- Dichlorophenol – menarche earlier by 0.8 months
- Methyl paraben – in girls, breast development earlier by 1.1 months, pubic hair by 1.5 months earlier, menarche by 0.9 months
- Propyl paraben – in boys, testicular and genital development earlier by 1 month
Was early puberty because of the chemicals?
There is more than one possible explanation for the association between chemical exposure and earlier pubertal development in this study. Rather than the chemicals being the cause of the earlier puberty, it could be that children who mature faster are more likely to use cosmetics and other body care products.
However, the study raises the question whether the ubiquitous use of household products containing these chemicals could be affecting human reproductive hormones. This could form part of the explanation for the early occurrence of pubertal changes in this cohort.
Some limitations were present in this study. Only 3 chemicals were measured in the form of their metabolic products, which are rapidly broken down in the blood, offering room for error. This also means we can’t get a good picture of exposure over the period leading up to puberty. All the children were of the same ethnic group, so the study may not apply to all children.
Phthalates and early puberty
Other chemicals commonly used in personal care products include dibutyl phthalates, talc, butylated hydroxytoluene (BHT), formaldehyde, and polyethylene glycols (PEGs). These do affect ovarian or reproductive function in women, as epidemiological, animal and mechanistic studies show. This supports the possibility that chemical exposure is pushing down puberty age.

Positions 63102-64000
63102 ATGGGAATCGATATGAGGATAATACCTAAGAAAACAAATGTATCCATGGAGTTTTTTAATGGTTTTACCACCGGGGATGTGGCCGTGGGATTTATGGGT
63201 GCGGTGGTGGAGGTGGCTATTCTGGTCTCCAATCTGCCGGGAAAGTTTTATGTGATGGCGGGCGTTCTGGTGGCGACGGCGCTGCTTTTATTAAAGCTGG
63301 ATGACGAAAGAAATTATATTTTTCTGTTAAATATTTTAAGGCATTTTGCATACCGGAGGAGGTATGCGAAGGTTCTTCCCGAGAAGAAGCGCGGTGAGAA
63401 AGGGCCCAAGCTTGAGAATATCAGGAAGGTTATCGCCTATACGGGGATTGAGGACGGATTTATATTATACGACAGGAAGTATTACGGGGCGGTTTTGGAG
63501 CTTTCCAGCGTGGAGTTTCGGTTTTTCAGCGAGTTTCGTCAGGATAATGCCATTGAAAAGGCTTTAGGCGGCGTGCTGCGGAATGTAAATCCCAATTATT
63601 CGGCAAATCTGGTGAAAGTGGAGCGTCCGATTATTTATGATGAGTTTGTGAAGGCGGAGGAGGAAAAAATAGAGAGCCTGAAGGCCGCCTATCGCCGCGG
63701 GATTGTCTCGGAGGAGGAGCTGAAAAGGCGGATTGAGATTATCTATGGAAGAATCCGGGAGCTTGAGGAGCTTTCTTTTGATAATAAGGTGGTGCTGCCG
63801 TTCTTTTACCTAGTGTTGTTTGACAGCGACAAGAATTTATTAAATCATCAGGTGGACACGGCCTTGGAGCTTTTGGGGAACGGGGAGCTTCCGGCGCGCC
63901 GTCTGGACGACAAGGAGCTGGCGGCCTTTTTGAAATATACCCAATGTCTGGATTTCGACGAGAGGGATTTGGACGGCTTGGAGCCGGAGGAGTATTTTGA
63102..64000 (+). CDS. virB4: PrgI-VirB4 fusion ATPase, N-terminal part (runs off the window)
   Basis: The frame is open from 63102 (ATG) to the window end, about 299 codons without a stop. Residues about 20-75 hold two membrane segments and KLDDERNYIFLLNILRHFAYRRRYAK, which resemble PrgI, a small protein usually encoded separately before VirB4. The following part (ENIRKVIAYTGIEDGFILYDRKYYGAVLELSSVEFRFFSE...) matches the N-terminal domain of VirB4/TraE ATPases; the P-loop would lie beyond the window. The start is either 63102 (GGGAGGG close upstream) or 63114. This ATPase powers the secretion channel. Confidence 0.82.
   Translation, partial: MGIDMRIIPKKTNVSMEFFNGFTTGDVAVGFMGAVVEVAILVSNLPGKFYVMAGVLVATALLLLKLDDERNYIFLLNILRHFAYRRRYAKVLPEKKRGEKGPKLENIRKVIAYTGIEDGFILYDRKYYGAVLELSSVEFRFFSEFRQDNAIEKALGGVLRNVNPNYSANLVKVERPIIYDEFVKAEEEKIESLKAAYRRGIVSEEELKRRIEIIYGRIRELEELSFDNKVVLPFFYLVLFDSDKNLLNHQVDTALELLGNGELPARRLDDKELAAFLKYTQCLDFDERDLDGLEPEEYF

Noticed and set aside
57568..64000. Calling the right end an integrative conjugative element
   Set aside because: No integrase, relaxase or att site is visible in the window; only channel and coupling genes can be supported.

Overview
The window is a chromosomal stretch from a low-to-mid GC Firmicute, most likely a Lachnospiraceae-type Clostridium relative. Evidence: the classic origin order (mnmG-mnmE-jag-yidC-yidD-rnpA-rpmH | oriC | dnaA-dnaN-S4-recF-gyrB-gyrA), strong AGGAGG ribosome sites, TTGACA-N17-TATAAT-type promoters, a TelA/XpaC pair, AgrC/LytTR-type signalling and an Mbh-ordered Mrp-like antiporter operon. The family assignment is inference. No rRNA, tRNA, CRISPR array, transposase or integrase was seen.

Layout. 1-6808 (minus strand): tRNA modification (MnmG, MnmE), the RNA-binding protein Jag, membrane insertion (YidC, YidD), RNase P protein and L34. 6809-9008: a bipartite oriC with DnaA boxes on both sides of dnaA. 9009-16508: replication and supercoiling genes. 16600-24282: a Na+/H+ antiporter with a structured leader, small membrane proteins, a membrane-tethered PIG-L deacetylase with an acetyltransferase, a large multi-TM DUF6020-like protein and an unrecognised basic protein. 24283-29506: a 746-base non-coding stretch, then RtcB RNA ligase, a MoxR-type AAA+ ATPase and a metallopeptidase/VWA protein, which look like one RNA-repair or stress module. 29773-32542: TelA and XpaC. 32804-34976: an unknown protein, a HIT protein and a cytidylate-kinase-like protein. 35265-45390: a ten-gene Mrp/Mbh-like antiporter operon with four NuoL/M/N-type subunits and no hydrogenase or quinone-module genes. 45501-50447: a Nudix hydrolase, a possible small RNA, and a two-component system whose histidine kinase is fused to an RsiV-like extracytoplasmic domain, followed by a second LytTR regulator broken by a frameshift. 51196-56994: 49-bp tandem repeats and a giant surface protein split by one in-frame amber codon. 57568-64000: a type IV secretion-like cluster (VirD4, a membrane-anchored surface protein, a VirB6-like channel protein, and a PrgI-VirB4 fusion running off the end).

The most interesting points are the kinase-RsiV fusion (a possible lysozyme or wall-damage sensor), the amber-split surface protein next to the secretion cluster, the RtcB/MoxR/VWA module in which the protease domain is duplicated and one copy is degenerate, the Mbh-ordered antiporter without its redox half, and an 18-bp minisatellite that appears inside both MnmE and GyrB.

Another study measuring high molecular weight (HMW) phthalates in correlation with body size, pubic hair and breast development found that as levels of phthalate diester metabolites rose, pubertal age increased in females. A tenfold rise delayed puberty by 9.5 months on average. Other studies have also shown links between increased HMW phthalates and delay in age at pubertal onset.
However, scientists wonder if the delay in puberty associated with hormonally active chemicals like HMW phthalates is real or apparent. It is possible that the influence of these chemicals on earlier pubertal age is not recognized because of the overriding presence of obesity. Many studies show that obesity reduces the age of puberty in girls.
Phthalate exposure in infancy and early childhood has been linked to obesity in girls beginning between 4 and 6 years. It is also related to a higher kisspeptin level which is a marker of puberty onset. It is quite plausible that these chemicals have estrogenic action.
Low molecular weight (LMW) phthalates were also studied in the same experiment, and showed a strong association with earlier pubertal age before adjustment for BMI. This study points out that phthalates do affect reproductive function.
Further research is needed to determine how exposure at different ages affects the outcome, and if the effects persist long-term, and whether exposure during pregnancy creates greater effects when reinforced by childhood exposure. The earlier the exposure, the greater may be the impact due to the increased vulnerability of the developing reproductive systems of childhood, or due to prenatal mechanisms that operate at very young ages.